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TitleRegional characterization of the Paskapoo bedrock aquifer system, southern Alberta
AuthorGrasby, S EORCID logo; Chen, ZORCID logo; Hamblin, A P; Wozniak, P R J; Sweet, A R
SourceCanadian Journal of Earth Sciences vol. 45, 2008 p. 1501-1516,
Alt SeriesEarth Sciences Sector, Contribution Series 20080479
PublisherCanadian Science Publishing
Mediapaper; on-line; digital
File formatpdf
NTS82O; 82P; 83A; 83B; 83C; 83F; 83G; 83H
Areasouthern Alberta
Lat/Long WENS-118.0000 -112.0000 54.0000 51.0000
Subjectshydrogeology; stratigraphy; aquifers; watersheds; sedimentary rocks; siltstones; mudstones; sandstones; porosity; groundwater; groundwater circulation; groundwater resources; groundwater regimes; stratigraphic analyses; fracture analyses; fractures; structural features; Paskapoo bedrock aquifer system; Paskapoo Formation; Haynes Member
Illustrationslocation maps; block diagrams; ternary diagrams; rose diagrams; stratigraphic columns; plots; histograms; photomicrographs
ProgramGroundwater Mapping Program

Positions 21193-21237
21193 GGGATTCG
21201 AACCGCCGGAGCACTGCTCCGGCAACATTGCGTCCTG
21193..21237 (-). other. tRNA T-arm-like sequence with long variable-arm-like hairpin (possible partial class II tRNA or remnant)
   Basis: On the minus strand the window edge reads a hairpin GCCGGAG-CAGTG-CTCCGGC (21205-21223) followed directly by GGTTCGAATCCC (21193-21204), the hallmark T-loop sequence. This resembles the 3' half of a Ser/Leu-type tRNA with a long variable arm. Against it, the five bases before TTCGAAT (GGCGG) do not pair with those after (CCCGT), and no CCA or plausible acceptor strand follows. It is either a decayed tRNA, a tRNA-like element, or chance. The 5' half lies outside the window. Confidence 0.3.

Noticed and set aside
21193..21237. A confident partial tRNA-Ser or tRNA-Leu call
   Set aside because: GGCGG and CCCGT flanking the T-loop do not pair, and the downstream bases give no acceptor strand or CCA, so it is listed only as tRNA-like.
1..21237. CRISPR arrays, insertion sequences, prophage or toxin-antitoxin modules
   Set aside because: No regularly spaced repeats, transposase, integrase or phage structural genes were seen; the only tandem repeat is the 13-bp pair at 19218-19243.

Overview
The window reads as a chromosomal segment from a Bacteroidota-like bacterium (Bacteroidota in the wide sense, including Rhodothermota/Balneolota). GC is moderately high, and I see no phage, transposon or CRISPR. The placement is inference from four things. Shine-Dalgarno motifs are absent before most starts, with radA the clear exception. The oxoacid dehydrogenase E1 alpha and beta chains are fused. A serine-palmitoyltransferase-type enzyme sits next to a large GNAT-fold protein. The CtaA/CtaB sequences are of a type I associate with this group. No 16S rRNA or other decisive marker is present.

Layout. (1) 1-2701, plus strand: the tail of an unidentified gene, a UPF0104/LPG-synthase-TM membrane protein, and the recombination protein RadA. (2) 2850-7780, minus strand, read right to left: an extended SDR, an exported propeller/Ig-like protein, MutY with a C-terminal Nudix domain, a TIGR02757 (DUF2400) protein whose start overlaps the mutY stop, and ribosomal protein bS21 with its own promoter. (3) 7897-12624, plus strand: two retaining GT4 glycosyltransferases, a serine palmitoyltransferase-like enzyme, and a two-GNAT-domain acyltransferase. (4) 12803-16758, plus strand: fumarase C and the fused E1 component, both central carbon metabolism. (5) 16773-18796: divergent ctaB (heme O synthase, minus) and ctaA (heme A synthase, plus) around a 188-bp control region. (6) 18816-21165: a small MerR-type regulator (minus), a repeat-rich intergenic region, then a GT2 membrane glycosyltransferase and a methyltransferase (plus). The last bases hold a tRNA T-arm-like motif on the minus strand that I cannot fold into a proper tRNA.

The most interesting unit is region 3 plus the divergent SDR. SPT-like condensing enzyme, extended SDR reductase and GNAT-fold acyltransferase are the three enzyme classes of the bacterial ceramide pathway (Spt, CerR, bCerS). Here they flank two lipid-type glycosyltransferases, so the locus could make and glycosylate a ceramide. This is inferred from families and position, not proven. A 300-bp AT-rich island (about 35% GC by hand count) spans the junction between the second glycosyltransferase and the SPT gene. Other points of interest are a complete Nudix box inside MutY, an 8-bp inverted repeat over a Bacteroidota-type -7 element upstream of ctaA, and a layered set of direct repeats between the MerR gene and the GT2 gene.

Released2008 12 01
AbstractThe Paskapoo Formation of southern Alberta supports more groundwater wells than any other aquifer system in the Canadian Prairies. Located in a region of rapid population growth and straddling watersheds where no new surface water licenses are available, this aquifer system is under increasing pressure to provide water supply. The Paskapoo Formation represents a foreland deposit of a siltstone- and mudstone-dominated fluvial system. The system is highly heterogeneous with broad ranges in physical properties that impact groundwater production. High-porosity coarse-grained channel sandstone can provide productive wells, whereas thin and fractured sands and siltstones are low producers. The basal Haynes Member and western portion of the Paskpaoo Formation have higher sandstone volumes than other portions of the system. Fracture density shows a strong inverse relationship to bed thickness, such that fracture flow becomes more important for thinner sandstone beds. There is no regional-scale flow system associated with the Paskapoo Formation; rather it is dominated by local-scale recharge processes. The geochemistry of Paskapoo Formation groundwater is largely controlled by the variable composition of immediately overlying glacial deposits.

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